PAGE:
last year, with 274,963 weekday copies and 389,568 Sunday, according to
ABC. But the paper has been growing; in 1997, weekday circ stood at
256,953, Sunday 371,306.

Maucker said it is impossible to please every segment of a paper’s
readership, although he and his staff try. ‘I get complaints from the
growing Hispanic political base that doesn’t feel we’re giving them as
much attention as we should,’ he said. ‘But I get those complaints from
every group.’ Maucker is trying to strike a balance between growing
minority groups who want to see themselves in the paper and ‘the New York
retirees’ who constitute a large readership base. ‘They don’t care about
Haiti [or] Panama,’ he said.

Selling advertising to ethnic businesses remains a challenge, said
Sun-Sentinel vice president/general manager Susan Hunt. When the paper
found it had a tough time getting shops in Caribbean neighborhoods to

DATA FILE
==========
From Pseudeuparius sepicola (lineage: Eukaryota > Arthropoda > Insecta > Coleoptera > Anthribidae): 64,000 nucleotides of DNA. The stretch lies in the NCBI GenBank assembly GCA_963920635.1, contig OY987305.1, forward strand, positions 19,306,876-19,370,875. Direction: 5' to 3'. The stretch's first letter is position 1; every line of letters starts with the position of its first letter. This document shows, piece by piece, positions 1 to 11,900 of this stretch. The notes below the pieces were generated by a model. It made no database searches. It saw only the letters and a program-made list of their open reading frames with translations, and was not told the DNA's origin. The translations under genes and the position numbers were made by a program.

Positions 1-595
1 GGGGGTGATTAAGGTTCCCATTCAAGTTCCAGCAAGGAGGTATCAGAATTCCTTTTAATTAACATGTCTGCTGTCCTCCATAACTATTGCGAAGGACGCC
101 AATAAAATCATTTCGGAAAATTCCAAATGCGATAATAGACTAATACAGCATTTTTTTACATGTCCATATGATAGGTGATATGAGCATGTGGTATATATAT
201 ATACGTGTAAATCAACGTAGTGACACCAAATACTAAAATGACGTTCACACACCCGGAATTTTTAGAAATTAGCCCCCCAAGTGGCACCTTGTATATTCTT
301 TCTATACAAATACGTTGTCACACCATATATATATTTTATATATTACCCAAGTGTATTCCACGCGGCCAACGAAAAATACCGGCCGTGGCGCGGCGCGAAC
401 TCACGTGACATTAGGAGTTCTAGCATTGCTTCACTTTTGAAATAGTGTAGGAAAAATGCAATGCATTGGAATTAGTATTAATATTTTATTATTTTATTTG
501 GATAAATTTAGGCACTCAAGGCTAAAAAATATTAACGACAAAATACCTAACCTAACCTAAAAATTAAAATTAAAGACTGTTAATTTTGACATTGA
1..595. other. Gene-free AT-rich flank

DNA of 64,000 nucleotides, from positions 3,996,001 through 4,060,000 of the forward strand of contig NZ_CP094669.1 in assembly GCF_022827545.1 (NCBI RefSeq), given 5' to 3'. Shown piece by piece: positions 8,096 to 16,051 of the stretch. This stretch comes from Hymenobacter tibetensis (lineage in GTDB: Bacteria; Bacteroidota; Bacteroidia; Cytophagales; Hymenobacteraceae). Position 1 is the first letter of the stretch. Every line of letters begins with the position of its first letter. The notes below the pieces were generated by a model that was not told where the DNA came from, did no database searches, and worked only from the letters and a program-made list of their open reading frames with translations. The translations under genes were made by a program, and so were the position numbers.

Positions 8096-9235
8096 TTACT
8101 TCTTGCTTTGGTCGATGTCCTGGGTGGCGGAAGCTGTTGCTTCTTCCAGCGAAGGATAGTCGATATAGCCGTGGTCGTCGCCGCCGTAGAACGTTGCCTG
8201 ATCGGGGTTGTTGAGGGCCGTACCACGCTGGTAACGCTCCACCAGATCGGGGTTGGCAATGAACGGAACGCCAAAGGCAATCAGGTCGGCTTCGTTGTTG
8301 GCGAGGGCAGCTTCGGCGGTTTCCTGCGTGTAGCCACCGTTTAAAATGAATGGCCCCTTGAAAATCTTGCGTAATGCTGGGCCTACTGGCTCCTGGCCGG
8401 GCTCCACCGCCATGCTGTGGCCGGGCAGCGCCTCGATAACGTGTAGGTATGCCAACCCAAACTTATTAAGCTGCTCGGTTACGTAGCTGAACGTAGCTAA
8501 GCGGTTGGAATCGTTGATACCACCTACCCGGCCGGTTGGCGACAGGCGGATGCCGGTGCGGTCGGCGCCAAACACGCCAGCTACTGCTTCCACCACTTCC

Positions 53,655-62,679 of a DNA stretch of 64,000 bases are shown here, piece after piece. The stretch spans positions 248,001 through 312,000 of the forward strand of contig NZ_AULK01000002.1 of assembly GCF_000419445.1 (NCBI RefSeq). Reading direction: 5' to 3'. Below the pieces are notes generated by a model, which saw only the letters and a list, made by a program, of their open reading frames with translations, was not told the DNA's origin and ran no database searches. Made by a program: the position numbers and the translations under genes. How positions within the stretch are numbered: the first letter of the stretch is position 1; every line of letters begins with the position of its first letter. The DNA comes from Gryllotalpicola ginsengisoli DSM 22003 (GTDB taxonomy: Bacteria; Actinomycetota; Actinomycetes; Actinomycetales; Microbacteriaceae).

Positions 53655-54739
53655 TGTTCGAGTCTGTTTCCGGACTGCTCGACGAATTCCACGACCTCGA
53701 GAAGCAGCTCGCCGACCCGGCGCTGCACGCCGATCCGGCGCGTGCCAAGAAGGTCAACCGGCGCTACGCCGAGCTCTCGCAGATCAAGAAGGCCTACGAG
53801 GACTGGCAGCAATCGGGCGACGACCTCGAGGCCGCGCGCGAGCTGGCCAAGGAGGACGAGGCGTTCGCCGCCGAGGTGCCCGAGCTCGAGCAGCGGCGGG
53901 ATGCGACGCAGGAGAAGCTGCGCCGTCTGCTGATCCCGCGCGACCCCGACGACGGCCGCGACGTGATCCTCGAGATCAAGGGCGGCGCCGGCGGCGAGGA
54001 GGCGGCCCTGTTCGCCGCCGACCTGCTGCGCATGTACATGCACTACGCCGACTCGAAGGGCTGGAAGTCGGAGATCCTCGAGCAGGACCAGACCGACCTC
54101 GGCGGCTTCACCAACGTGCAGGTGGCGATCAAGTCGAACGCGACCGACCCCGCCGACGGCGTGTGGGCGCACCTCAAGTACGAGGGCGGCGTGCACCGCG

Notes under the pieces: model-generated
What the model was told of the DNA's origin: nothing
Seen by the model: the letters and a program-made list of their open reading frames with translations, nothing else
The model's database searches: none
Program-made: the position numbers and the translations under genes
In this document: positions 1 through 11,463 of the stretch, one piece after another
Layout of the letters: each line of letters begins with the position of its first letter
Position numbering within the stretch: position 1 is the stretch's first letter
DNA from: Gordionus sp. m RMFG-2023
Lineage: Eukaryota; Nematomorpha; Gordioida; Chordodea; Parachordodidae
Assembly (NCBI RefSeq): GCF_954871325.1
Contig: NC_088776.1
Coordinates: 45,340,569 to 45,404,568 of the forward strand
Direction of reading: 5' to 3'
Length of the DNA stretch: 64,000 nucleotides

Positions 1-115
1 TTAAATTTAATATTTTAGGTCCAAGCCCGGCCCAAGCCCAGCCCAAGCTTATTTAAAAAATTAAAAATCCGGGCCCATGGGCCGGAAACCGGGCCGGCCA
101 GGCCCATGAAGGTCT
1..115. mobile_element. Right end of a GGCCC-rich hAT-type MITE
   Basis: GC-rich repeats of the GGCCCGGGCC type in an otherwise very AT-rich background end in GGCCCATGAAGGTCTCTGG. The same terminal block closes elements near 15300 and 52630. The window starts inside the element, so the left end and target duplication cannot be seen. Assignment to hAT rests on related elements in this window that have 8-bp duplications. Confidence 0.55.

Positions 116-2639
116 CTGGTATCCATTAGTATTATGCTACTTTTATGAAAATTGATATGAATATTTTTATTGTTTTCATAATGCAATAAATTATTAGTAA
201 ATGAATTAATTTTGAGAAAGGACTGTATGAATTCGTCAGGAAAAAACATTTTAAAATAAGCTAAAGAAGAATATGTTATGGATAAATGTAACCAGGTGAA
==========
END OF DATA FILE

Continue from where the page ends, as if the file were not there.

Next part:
buy space, it hired a sales rep who was a native of the Islands. Many
small ethnic businesses ‘still think of us as the ‘white newspaper,’
and I think that’s a national issue for the established media,’ she said.

Meanwhile, Hunt finds larger advertisers’ lack of understanding about
her market frustrating at times. ‘In the advertising community, there
are a lot of misperceptions – that black people don’t have money maybe,
or that old people don’t spend money, or that Hispanics want everything
in Spanish,’ she said.

On the other hand, having such a wildly diverse constituency can help
boost the paper’s image among clients aiming for mass. ‘It’s truly a
melting pot, and we’re at the cutting edge of what’s going to happen
in the rest of the country,’ she said of Fort Lauderdale-Broward. The
Sun-Sentinel’s message to advertisers, increasingly, she says: ‘We
have a population for you.’


Lucia Moses ( is an associate editor for

(c) Copyright 2000, Editor & Publisher